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Byrne releases statement on the passing of Congresswoman Louise Slaughter

Brandon Moseley



Louise speaks with Rep. Erik Paulsen (R-MN) before testifying at a Ways & Means Human Resources Subcommittee hearing on October 23, 2013. Louise testified in strong support of a bill she has co-sponsored with Rep. Paulsen (R-MN) that address the high rate of children in foster care being recruited into sex trafficking within the United States.

U.S. Rep. Bradley Byrne, R-Montrose, on Friday issued a statement regarding the passing of Congresswoman Louise Slaughter, D-N.Y., the Ranking Member of the House Rules Committee.

“It was an honor to serve alongside Louise Slaughter on the Rules Committee,” Byrne said. “Despite being on different sides of the aisle, Louise was always kind, encouraging, and friendly to me. As the first female chairwoman and ranking member of our committee, she will be remembered for her effectiveness and passion for her constituents and the many causes she believed in. Rebecca and I join so many others in praying for Louise’s family, friends, staff, and constituents during this difficult time.”

Slaughter, 88, had been hospitalized for several days after falling at her Washington residence. She represented Rochester and the surrounding area since 1987 and served as the top Democrat on the House Rules Committee.

She is a former chairman of that panel, and the first woman to hold that post. Slaughter is the longest-serving member of New York’s House delegation and was the oldest sitting member of Congress. She had planned to run for re-election in November.

Her chief of staff, Liam Fitzsimmons, announced that she had passed away early Friday morning surrounded by family at George Washington University Hospital.

U.S. Senator Chuck Schumer, D-New York, also gave his condolences.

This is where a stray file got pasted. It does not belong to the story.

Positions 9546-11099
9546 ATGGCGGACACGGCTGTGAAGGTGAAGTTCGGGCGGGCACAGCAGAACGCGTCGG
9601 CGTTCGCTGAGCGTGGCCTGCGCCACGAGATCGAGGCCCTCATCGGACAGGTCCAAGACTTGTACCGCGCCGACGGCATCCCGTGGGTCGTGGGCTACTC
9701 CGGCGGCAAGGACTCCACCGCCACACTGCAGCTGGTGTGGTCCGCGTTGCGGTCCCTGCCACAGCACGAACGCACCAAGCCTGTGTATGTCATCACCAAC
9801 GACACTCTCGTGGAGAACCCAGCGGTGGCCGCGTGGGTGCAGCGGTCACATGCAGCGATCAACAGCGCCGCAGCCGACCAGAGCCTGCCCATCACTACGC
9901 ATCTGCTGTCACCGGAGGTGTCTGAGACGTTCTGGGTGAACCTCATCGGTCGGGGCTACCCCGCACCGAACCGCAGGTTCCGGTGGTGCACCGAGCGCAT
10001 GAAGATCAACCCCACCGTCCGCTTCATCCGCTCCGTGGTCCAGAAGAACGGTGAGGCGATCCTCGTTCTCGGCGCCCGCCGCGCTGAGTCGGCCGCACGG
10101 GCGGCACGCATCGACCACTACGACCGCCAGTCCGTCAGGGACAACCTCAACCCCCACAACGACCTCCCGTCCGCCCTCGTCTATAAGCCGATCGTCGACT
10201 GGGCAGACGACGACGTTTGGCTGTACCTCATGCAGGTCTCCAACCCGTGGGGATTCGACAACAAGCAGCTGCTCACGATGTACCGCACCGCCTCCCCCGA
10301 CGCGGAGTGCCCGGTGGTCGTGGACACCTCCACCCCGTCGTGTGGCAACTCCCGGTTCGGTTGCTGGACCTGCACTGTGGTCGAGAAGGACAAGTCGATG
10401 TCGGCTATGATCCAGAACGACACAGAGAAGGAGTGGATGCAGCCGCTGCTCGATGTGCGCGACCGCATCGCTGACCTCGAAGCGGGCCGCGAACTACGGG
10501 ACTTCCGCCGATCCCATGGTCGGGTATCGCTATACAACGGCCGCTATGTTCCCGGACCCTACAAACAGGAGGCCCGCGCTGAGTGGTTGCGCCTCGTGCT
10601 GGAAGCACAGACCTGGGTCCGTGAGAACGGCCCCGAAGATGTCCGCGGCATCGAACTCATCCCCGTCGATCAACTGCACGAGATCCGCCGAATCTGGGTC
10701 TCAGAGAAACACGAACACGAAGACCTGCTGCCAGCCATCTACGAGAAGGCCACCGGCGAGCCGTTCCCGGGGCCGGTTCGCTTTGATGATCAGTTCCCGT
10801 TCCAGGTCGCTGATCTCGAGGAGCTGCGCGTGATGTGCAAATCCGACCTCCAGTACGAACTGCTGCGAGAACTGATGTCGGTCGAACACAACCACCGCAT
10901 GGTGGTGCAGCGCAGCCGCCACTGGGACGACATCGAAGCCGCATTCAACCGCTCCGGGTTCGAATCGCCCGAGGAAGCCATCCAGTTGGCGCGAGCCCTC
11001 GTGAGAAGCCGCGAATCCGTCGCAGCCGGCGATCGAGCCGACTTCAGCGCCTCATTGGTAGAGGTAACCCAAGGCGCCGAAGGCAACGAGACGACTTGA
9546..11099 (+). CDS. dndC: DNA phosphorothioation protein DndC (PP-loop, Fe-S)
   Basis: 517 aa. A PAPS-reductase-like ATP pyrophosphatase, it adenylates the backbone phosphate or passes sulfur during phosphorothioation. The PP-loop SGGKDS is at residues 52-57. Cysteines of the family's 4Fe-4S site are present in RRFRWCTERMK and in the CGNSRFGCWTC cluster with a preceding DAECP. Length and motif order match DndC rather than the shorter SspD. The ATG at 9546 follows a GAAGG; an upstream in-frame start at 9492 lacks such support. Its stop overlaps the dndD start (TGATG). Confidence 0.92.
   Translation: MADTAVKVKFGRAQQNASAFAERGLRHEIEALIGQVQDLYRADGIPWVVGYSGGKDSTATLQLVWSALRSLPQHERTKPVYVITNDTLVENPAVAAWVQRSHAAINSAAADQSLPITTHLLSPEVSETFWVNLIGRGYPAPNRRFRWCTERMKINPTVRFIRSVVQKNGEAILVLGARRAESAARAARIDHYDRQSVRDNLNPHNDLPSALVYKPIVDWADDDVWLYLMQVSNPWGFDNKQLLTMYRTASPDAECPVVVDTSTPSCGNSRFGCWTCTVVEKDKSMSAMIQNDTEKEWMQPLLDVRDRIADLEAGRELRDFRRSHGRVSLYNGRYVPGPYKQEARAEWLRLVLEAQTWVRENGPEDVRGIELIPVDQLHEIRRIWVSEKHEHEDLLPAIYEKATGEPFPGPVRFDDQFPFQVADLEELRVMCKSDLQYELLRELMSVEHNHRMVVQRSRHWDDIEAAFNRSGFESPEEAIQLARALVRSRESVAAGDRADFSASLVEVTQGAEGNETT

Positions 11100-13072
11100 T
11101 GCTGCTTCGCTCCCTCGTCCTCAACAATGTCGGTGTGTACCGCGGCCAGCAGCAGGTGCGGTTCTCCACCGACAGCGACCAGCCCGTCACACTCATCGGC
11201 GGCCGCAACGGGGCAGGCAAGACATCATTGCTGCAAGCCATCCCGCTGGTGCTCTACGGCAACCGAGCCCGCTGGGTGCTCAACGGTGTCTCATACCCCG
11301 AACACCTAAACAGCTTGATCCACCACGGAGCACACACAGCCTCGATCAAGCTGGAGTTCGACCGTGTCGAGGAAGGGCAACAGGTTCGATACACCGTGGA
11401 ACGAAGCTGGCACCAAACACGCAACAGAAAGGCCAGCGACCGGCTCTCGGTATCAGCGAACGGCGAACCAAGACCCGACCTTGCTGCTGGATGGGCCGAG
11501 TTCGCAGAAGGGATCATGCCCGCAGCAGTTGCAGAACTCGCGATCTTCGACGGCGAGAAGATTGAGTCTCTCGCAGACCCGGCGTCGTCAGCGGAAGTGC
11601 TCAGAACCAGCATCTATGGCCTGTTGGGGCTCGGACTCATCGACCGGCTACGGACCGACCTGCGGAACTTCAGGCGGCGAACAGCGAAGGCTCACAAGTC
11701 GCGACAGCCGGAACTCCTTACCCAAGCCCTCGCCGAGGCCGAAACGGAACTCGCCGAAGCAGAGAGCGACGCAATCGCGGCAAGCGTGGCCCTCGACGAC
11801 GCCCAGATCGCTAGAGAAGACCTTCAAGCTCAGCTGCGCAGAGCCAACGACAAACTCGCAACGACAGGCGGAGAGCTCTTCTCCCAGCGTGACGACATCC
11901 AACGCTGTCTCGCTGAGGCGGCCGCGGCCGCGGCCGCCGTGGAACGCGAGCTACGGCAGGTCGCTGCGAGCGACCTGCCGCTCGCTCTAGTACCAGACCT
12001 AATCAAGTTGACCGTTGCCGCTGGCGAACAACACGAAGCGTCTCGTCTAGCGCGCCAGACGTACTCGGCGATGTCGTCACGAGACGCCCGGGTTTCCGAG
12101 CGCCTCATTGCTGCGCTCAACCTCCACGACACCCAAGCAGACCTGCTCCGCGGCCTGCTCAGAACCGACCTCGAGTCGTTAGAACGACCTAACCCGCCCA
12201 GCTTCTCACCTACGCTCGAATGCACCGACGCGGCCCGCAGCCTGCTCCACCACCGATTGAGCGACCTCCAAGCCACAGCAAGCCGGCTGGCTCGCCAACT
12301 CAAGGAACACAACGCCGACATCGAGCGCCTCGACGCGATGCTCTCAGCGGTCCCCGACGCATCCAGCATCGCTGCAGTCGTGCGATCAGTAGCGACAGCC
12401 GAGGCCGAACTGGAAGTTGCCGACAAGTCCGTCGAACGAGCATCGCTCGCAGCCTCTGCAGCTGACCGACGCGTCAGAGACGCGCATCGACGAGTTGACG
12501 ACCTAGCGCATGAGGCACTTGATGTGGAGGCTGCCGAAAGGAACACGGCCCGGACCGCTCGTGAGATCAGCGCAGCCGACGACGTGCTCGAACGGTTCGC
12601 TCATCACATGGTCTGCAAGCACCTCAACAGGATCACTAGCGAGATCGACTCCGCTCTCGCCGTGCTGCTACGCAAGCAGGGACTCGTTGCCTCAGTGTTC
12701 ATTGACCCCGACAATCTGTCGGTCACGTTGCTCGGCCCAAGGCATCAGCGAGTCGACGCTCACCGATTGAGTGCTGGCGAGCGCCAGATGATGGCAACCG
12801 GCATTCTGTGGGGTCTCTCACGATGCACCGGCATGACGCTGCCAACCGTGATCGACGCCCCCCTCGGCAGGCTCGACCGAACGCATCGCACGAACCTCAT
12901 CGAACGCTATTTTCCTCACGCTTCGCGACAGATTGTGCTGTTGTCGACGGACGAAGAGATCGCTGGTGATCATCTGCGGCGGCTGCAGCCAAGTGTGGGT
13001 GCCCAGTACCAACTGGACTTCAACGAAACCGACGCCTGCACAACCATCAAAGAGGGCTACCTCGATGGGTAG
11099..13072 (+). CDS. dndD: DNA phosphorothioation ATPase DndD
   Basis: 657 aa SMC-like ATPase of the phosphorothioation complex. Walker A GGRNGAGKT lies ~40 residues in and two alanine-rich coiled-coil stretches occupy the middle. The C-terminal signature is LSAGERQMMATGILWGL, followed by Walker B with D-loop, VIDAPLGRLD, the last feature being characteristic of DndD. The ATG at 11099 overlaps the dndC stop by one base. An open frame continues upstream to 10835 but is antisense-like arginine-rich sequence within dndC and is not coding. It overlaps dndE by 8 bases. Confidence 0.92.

“Congresswoman Louise Slaughter was a giant,” Schumer said. “She had deep convictions — on both issues important to the people of Rochester, and for the integrity and honesty of the political system. Throughout her entire career, Louise worked with people from so many different philosophies and backgrounds, because she was such a genuine human spirit. The ferocity of her advocacy was matched only by the depth of her compassion and humanity. Her passing will leave a gaping hole in our hearts and our nation. My sincere condolences go out to her daughters and grandchildren and to the legions of people who loved and admired her.”


“This is just jarring,” Speaker of the House Paul Ryan, R-Wisconsin said, “My first thoughts go out to Louise’s family, friends, and her staff. Louise was a giant in the people’s House, the first woman ever to chair the Rules Committee. That said, Louise did not need a gavel to make a dent in history. She was unrelenting in fighting for her ideas and the people back home in Western New York. But really, the thing that I keep coming back to is how she was tough, but unfailingly gracious. She was simply great. In memory of Louise, I have ordered that the flags above the Capitol be lowered to half-staff. The coming days of mourning will bring many tributes to this wonderful public servant. For now, let us pray that God brings comfort to those closest to Louise.”

Byrne represents Alabama’s 1st Congressional District and is a member of the House Rules Committee.